Eve locked her gaze safely on the lab book. Her hands shook. Partly because, well, blood and guts, and partly because today was the day. The day everything would change. The day Eve would take control of her life and ask a boy out. Ask Tim out. In spite of her mom; in spite of her own terror. She couldn’t wait to report back to Ally. They hadn’t talked in two weeks—practically forever. Wouldn’t she be shocked? And proud?
Tim exclaimed over the pig’s scrotum.
Eve followed his pointing finger and instantly regretted the tater tots, Lucky Charms, and Devil’s Mess she’d had for breakfast.
Tim folded back the skin and muscle to reveal its gummy internal organs—the stomach, the intestines, the liver. . . .
Eve swallowed down the stomach acid leaking into her mouth. She needed to stop watching but couldn’t seem to help herself. The combination of “peer-through-fingers-while-watching-horror-movie” syndrome and Tim—with his cute chin dimple and streak of bleached hair on his otherwise dark head—was irresistible.
Did Tim find her irresistible? When she asked if he wanted to grab a coffee with her after class, would he jump at the chance? Maybe he’d been trying to find the nerve to ask her out. Just last week he’d mentioned being interested in someone, and he’d said it with heavy significance—as if the “someone” was actually her. Then, yesterday, he’d referred to her as a “babe.” Not Eve’s favorite word but, coming from Tim, she’d take it. So today was the day.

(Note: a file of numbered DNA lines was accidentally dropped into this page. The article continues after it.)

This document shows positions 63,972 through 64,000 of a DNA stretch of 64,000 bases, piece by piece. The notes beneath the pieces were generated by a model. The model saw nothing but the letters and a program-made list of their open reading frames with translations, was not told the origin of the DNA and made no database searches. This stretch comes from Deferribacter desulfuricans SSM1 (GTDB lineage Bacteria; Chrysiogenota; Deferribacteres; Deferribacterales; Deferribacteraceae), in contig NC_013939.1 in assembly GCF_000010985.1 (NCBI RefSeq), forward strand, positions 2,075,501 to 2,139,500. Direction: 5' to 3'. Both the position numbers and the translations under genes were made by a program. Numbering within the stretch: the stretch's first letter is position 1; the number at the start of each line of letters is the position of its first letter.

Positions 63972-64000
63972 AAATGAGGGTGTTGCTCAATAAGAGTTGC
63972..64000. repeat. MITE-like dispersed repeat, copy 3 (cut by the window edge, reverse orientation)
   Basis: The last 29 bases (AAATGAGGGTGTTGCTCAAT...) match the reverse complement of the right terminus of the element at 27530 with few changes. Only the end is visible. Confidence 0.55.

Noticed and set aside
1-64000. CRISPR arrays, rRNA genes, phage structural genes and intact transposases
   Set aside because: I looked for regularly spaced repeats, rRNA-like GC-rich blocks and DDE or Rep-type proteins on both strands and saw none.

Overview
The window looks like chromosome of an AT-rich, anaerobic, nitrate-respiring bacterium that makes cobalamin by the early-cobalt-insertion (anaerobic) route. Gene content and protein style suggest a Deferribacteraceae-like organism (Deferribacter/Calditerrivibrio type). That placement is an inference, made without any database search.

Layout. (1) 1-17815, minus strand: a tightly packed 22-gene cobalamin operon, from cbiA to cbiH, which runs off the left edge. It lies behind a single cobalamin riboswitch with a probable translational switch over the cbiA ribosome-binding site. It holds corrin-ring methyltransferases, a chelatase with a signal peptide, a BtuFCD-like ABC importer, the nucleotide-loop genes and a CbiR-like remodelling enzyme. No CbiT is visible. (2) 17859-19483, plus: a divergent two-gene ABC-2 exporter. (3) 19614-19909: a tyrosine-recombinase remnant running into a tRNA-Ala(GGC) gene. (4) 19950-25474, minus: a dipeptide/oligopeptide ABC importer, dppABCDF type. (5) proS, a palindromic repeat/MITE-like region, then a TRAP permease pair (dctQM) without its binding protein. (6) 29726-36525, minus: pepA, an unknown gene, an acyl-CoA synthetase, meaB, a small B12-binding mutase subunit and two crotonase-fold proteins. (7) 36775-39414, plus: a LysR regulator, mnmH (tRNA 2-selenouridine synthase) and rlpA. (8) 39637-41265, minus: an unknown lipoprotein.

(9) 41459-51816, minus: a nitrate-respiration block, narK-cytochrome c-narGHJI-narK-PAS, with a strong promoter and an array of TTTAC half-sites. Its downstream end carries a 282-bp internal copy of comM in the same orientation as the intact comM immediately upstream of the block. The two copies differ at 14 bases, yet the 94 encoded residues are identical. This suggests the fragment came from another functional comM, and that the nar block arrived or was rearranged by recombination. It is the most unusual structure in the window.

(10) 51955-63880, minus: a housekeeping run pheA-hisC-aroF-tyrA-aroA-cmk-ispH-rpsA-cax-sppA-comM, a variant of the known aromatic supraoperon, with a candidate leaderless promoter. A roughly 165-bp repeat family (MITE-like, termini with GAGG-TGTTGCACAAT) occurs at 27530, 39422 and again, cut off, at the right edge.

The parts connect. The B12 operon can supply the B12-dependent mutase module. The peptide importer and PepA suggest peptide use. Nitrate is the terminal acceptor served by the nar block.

Tim held up the pig to drain its bodily fluids.
Eve’s stomach rumbled.
Now. She’d do it now. She crossed her gloved fingers. And opened her mouth.
He turned on the faucet to rinse out the body cavity, and that’s when it happened. That’s when he sprang it on her.
“So . . . I’ve got something I want to talk to you about.”
Eve blushed. Was he going to do it? Then she’d be off the hook.
A wave of relief washed over her, but Eve was surprised to note a twinge of disappointment too—now she’d never know if she could’ve screwed up the courage. Whatever—was she crazy? Tim was about to ask her out, and she was worried about tests of courage?
“I’ve been wanting to talk to you for a long time, but I couldn’t find the guts.” He held up the dead pig when he said “guts” and wiggled his eyebrows at his cleverness.
Eve gave him an encouraging smile. Her heart raced, preparing for one of those moments.
“I’m pleased to announce,” he drummed his stained gloved fingers on the lab table’s edge, “that Carrie and I are a couple.”
“I know right? Crazy. She wanted to be the one to tell you, but we flipped for it, and I won. Isn’t it awesome?”
How could Carrie do this to her? They were friends. Roommates. But then Carrie didn’t know about Eve’s crush, did she? Damn! Why hadn’t Eve confided in her?
The smile on Eve’s face froze in place like a clown’s. “Awesome. Right.” She blinked, glad now for the goggles. Sweat broke out on her forehead. They were wrong—she wasn’t getting used to the smell.
Tim offered Eve the scissors. Without giving it any thought, she took them, and snipped. The bone crunched. Eve ran to the trashcan and said hello to her breakfast for the second time that day.
“Oh, gross!” the girl nearest Eve said.
Eve could feel the eyes of the whole lab drilling into her hunched back.
Tim’s voice came from behind. “You okay? Why didn’t you say something?”